Animals and their use of space 1 (Session)

Claire Burch and Rebecca Loraamm, Department of Geography and Environmental Sustainability, University of Oklahoma (Organizer and Chairs)

Date/Time: 2/27/2022/2:00-3:20 pm

Description

In this session, we invite papers examining questions of animal space use towards new ecological, biological, or conservation knowledge. Included are studies dealing with themes such as animal movement, space use as adaptation, habitat selection, home range delineation, migration, territoriality, gene dispersal, group movement dynamics, and site fidelity. Completed and ongoing studies, be they quantitative or qualitative in their methodology, are welcome. In addition to quantitative and qualitative evaluations of animal movement and use of space-oriented around wildlife, we hope to bring human perspective and interactions to this discussion. We are also interested in seeing research that evaluates animal use of space with a human component, including topics such as human perception of animal migration and movement, animal movement and use of space in urban areas and interactions with human space, and other related topics that integrate how humans share space with animals. Past iterations of this session have led to vibrant discussions accompanied by a diverse representation of geographic, ecological, and biological perspectives. Submission of work identifying pattern and/or process in animal space use are preferred, but any topics listed in the session description, or adjacent topics are welcome for submission. We encourage individuals involved in research related to human dimensions of animals and the use of space to submit as well, in an effort to make this session more interdisciplinary in nature.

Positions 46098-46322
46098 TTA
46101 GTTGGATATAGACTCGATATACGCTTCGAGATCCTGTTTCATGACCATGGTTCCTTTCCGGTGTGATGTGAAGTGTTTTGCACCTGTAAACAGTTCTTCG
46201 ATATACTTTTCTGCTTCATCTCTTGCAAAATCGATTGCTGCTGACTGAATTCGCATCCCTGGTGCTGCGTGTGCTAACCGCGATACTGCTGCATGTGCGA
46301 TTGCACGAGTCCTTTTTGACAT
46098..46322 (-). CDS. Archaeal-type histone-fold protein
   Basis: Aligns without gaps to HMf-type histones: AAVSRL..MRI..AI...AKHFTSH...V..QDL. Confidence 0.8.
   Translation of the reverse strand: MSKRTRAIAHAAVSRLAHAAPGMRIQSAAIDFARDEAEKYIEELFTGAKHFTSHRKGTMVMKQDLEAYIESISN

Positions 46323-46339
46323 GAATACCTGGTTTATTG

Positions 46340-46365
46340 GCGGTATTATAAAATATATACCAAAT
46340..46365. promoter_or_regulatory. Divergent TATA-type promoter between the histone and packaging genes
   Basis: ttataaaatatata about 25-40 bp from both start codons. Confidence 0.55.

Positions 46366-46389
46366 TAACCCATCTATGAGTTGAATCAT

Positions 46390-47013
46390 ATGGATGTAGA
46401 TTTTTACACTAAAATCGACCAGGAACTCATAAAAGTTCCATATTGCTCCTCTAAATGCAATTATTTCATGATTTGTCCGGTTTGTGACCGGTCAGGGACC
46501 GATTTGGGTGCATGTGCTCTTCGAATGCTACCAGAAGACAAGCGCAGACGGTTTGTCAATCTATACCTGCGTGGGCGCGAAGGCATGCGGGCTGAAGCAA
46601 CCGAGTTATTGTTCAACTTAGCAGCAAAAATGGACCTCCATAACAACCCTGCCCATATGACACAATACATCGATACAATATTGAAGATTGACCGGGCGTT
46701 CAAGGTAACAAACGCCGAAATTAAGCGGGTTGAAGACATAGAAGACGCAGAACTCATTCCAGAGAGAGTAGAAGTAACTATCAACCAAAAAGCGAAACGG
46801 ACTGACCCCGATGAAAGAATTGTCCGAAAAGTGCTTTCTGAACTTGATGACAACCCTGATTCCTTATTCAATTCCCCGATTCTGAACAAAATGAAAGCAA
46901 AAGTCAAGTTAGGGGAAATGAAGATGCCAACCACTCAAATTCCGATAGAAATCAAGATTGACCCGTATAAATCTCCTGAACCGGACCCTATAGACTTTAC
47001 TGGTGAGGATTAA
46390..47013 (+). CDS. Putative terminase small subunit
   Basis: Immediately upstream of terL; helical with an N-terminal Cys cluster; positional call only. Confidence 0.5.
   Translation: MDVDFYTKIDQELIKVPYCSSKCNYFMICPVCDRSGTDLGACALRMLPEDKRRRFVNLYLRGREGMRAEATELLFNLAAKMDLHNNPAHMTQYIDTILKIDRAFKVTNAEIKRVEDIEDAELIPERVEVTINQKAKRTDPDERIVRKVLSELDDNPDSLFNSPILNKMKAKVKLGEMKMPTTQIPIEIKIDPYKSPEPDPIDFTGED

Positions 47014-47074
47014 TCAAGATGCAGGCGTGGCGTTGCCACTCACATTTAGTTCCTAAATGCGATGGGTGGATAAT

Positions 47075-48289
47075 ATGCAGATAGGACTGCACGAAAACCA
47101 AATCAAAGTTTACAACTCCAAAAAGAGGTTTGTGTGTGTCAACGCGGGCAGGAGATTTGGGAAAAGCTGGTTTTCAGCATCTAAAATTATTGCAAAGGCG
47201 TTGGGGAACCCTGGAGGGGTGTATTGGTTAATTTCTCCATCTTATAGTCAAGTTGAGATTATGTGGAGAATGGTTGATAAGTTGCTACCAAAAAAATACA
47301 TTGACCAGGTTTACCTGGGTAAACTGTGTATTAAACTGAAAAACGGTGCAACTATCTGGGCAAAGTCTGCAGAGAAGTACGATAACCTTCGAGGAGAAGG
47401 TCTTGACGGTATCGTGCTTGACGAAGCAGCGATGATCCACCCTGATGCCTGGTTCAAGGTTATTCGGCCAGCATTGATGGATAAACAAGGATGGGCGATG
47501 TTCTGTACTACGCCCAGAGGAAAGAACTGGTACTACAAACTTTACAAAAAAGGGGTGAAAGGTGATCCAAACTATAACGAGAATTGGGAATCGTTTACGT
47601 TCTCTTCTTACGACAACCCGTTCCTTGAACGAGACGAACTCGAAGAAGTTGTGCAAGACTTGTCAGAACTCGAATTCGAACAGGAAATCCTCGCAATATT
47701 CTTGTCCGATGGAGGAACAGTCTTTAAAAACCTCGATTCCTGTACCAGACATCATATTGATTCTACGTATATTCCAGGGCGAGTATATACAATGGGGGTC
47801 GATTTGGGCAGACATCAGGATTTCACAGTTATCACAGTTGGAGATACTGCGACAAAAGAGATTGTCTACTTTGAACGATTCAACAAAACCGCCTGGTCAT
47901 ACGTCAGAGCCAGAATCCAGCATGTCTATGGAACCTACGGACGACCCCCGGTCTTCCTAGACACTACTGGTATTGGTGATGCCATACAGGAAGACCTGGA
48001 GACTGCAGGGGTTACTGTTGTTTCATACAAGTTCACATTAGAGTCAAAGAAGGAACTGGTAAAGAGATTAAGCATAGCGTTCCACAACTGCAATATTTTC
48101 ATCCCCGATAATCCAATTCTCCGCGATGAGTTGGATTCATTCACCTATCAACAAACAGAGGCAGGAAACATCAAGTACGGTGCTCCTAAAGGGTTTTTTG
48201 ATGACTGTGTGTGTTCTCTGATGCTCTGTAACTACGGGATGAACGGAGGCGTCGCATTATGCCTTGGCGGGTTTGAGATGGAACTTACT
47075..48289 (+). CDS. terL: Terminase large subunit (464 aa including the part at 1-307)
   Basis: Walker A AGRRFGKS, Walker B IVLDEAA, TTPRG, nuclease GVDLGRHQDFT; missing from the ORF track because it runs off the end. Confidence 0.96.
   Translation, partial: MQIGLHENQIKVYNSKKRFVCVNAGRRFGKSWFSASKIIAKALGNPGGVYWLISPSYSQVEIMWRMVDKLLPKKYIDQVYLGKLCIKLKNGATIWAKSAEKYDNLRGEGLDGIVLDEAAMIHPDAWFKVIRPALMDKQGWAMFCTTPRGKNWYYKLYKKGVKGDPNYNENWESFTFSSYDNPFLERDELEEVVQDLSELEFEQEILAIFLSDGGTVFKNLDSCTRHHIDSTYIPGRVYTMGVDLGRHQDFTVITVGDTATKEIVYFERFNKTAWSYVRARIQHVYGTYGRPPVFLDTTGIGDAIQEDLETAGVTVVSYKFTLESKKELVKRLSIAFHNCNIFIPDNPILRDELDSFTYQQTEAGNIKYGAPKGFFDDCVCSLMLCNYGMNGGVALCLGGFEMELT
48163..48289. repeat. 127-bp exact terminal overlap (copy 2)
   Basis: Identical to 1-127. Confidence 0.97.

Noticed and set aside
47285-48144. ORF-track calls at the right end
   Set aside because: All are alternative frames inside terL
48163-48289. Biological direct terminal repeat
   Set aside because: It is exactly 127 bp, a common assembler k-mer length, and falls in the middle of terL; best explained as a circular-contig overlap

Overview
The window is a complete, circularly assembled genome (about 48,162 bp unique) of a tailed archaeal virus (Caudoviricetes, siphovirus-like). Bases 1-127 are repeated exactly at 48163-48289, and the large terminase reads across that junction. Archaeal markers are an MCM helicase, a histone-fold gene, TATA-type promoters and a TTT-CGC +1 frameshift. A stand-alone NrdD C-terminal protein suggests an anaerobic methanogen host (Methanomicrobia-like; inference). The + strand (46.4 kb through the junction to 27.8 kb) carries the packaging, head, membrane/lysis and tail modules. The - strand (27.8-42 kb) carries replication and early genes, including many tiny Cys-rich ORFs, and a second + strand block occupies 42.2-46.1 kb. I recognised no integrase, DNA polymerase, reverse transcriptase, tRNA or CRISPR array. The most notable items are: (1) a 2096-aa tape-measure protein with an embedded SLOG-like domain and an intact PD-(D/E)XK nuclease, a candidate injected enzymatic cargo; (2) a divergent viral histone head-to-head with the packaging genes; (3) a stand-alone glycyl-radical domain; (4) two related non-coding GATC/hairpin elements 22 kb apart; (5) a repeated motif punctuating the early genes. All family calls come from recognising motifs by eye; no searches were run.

Presenters

Zijian Wan, University of California

Kristen Gould, University of Kentucky

Tony Stallins, University of Kentucky

Xavier Haro-Carrión, University of Florida

Animals and their use of space 2 (Session)

Claire Burch and Rebecca Loraamm, Department of Geography and Environmental Sustainability, University of Oklahoma (Organizer and Chairs)

Date/Time: 2/27/2022/3:40-5:00 pm

Description